While those comments from Powell didn’t much affect our views on near-term rate cuts, we saw comments from Clarida as somewhat more telling (6/4). In particular, he seemed to signal a willingness to adjust policy if several perhaps modest changes to the outlook together warrant it. He said, “we get a sense that growth is slower than we expect, and if we get the sense that underlying inflation is below where we want it to be, then … we’re going to put in place appropriate policy to achieve those goals.” He explicitly did not rule out a preemptive cut: “Whether or not [appropriate policy] means acting preemptively or when the data comes in is just going to depend on the context at the time.” He continued to express openness—in principle—to so
called “insurance cuts,” saying, “I’m not going to look into a crystal ball. I will look into the past…That has been in the monetary policy toolkit in the past.” He also said that the FOMC “can’t be handcuffed to” market expectations.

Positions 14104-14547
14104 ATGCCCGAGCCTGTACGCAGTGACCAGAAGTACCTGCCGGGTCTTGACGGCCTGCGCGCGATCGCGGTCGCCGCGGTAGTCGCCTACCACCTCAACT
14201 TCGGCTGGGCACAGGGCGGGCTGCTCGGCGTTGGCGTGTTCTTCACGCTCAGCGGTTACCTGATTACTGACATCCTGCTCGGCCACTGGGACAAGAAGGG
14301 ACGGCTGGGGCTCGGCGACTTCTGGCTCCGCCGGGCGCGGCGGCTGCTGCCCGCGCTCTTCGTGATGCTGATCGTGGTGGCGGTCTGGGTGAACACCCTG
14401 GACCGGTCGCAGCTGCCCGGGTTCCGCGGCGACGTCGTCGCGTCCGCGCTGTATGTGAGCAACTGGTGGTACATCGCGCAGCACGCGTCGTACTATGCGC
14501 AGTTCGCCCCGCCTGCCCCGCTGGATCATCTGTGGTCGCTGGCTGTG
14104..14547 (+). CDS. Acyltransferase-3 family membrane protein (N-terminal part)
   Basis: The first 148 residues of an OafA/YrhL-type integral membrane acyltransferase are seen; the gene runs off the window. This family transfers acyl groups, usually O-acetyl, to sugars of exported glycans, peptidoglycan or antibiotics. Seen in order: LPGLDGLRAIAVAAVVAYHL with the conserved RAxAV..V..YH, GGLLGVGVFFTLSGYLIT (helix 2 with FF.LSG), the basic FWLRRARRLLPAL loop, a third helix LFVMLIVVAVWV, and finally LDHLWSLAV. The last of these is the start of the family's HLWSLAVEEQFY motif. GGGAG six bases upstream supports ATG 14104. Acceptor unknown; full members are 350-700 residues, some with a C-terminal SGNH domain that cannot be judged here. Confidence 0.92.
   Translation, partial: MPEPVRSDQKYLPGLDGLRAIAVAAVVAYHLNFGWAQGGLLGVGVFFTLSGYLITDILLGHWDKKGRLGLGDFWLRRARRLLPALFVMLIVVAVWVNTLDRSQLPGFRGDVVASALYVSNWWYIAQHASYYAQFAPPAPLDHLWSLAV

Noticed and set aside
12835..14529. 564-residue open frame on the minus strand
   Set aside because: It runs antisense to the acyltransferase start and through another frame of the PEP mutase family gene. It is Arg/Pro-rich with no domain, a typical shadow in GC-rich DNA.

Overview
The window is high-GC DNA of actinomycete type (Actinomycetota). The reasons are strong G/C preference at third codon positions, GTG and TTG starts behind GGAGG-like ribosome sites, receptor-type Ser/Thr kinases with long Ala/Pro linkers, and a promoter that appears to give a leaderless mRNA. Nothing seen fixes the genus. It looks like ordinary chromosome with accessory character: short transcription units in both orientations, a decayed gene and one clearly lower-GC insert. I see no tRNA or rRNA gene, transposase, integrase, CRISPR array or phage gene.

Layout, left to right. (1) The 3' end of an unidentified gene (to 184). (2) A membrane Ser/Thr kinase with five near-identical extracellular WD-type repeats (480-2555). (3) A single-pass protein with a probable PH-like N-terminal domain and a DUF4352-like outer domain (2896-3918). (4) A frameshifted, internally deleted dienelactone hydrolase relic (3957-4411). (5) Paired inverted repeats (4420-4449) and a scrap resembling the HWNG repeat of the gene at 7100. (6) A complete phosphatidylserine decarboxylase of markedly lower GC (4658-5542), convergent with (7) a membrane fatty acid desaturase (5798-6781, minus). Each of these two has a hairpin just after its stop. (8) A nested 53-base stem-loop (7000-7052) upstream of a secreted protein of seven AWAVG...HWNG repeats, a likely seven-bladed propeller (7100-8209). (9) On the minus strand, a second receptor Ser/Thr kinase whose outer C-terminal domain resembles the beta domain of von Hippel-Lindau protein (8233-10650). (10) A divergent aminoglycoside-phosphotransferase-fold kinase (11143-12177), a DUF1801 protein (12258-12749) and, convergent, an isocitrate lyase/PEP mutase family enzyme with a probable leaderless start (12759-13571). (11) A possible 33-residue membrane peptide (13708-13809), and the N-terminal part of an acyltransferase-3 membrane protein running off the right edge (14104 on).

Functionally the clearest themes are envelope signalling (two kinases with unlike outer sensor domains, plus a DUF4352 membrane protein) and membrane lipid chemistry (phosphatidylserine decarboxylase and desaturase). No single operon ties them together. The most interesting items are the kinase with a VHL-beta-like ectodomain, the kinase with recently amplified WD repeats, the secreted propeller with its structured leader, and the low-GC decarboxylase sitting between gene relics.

Brainard (6/5), speaking a day after Powell, similarly said that the Fed would be “prepared to adjust policy to sustain the expansion,” noting that “Trade policy is definitely a downside risk to the economy, and our job is to sustain the expansion and we’ll need to see going forward what that means for policy.” Williams (6/6) said, “My baseline is a very good one but at the same time we obviously, as always, need to be prepared to adjust our views.” He seems to have been interpreted as being slightly less open to cuts because he noted that, while the inverted yield curve provides a “pretty strong signal” that markets expect rate cuts, such expectations don’t require the Fed to actually cut rates. Similarly, Evans (6/4) said that market expectations for cuts suggest that “the market sees something that I haven’t yet seen in the national data.” He acknowledged, however, that, “With inflation being a little bit on the light side, there’s the capacity to adjust policy if that’s necessary.” Kaplan (6/6) said, “I think risks to the downside have increased but I think it’s too soon to make a judgment about whether any actions would be appropriate.” Daly (6/4), like most of her colleagues, was cautious about changing her views on the appropriate policy setting, saying, “I think patience is the way we should be right now.” But her comments were somewhat unique in that she said “I don’t want us to get too focused on only trade when there are these other looming uncertainties that also need resolution.” (By the way, we agree!) She pointed to the broader slowdown in the global economy and the uncertainty surrounding Brexit weighing on activity. She added that “What really keeps me up at night is the data and the mood getting out of sync and, eventually, the possibility that the mood becomes the self-fulfilling prophecy of the data.” Barkin (6/3) similarly remarked that “There is no particular reason why the economy can’t continue to keep moving. I do worry about the risk that we talk ourselves into a recession.” To this point, Bullard has gone the furthest in expressing openness to a near-term rate cut (6/3). He said, “A downward policy rate adjustment may be warranted soon to help re-center inflation and inflation expectations at target and also to provide some insurance in case of a sharper-than-expected slowdown.”